Coming in June, a Game-Changing New Book: Darwin's Doubt, by Stephen Meyer
We've been keeping something from you, dear readers, but now it can be told. The evolution debate is about to undergo a paradigm shift.
Darwin's Origin of Species launched a revolution whose scientific, cultural and spiritual effects are still with us. Now a new revolution is on the horizon. On June 18, the HarperOne imprint of HarperCollins will publish Darwin's Doubt: The Explosive Origin of Animal Life and the Case for Intelligent Design, by Stephen C. Meyer.
Dr. Meyer is the Cambridge University-trained leader and founder of the ID movement. His previous book, Signature in the Cell, caught the attention of scholars who previously had nothing friendly to say about ID. Even distinguished atheist philosopher Thomas Nagel admitted that it confronted him with a "fiendishly difficult problem." But Signature in the Cell considered only the mystery of the origin of life. Dr. Meyer's new book expands the scope of the case for ID to the entire sweep of life's history.
In some ways his book resembles Darwin's Origin, with its methodical style, summarizing and synthesizing arguments and evidence in an unprecedentedly rigorous and powerful way. Or since the idea of intelligent design stretches back to classical philosophy, waiting only to be restated definitively in contemporary scientific terms, it might best be compared to Richard Dawkins's The Blind Watchmaker, which performed a similar service for Darwinian theory.
Meyer begins with what Darwin himself regarded as a troubling enigma, a subject of doubt and even some scientific distress. It is a mystery from which subsequent generations of Darwinists have sought to distract the public's attention. Some 530 million years ago, in the event called the Cambrian explosion, there sprang suddenly into existence the majority of animal body plans (phyla) that have existed on Earth. The shallow seas of the Cambrian period abruptly teemed with diverse, exotic animals.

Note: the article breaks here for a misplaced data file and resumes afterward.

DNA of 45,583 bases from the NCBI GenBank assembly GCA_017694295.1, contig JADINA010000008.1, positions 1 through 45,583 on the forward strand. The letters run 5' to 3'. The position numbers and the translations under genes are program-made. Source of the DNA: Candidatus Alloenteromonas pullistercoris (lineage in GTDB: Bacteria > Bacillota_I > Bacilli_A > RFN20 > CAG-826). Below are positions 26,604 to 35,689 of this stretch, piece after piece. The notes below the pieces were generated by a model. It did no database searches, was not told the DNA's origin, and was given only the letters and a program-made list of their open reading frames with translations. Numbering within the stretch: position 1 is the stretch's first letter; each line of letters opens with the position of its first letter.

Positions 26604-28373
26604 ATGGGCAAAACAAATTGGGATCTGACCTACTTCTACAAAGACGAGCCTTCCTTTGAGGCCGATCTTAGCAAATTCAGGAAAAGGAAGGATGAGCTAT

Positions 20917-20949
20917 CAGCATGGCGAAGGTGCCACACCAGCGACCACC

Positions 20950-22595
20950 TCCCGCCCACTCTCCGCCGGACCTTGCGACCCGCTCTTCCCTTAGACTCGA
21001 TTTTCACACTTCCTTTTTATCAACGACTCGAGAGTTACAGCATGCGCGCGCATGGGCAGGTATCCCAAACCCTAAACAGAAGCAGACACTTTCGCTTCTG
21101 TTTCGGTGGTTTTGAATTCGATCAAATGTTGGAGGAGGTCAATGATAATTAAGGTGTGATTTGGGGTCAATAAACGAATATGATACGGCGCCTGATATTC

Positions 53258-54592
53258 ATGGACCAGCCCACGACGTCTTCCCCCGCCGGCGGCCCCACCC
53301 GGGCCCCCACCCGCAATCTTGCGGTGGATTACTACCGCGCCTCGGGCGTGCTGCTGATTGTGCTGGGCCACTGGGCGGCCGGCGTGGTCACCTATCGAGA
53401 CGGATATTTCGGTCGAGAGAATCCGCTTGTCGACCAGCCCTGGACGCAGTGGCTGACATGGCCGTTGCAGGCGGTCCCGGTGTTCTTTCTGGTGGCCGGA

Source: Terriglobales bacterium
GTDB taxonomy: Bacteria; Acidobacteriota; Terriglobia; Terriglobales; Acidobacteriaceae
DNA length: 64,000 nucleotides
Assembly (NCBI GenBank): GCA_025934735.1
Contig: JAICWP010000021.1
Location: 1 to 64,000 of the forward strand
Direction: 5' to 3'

Evolutionary biologists and paleontologists have struggled to explain this epic event. Dr. Meyer takes his readers on a journey through scientific history, starting with the discovery of the Burgess Shale by Charles Walcott in 1909. He shows how failed attempts to give a satisfying Darwinian explanation of the Cambrian explosion have opened the door to increasingly profound questions, posed by evolutionary biologists themselves, leading to a far greater mystery: the origin of the biological information necessary to build the animals of the Cambrian and all the living creatures that have existed on Earth.
Here is a sweeping account, stunningly illustrated with gorgeous color photos, of the frontiers of the scientific critique of Darwinism and the case for ID. Exacting and thorough, yet remarkably accessible to the thoughtful lay reader, Darwin's Doubt introduces us to the challenges to Darwinism based on the study of combinatorial inflation, protein science, population genetics, developmental biology, epigenetic information, and more.
Meyer explains how post-Darwinian alternatives and adaptions of Darwin's theory -- including self-organizational models, evo-devo, neutral or nonadaptive evolution, natural genetic engineering, and others -- fall short as well. He demonstrates that the weaknesses of orthodox evolutionary theory, when flipped over head-to-foot, are precisely the positive indications that point most persuasively to intelligent design.
Evolutionary biologists studying gene regulatory networks and fossil discontinuity, among other fields, have come tantalizingly close to reaching this conclusion themselves.
The Cambrian event, fundamentally, represents an information explosion, the first but not the last in the history of life. As no book has done before, Darwin's Doubt spells out the implications of this fact. Dr. Meyer stands on the verge of turning the evolution debate in an entirely new direction, compelling critics of the theory of intelligent design, at last, to respond substantively and in detail. The book will be a game-changer, for science and culture alike.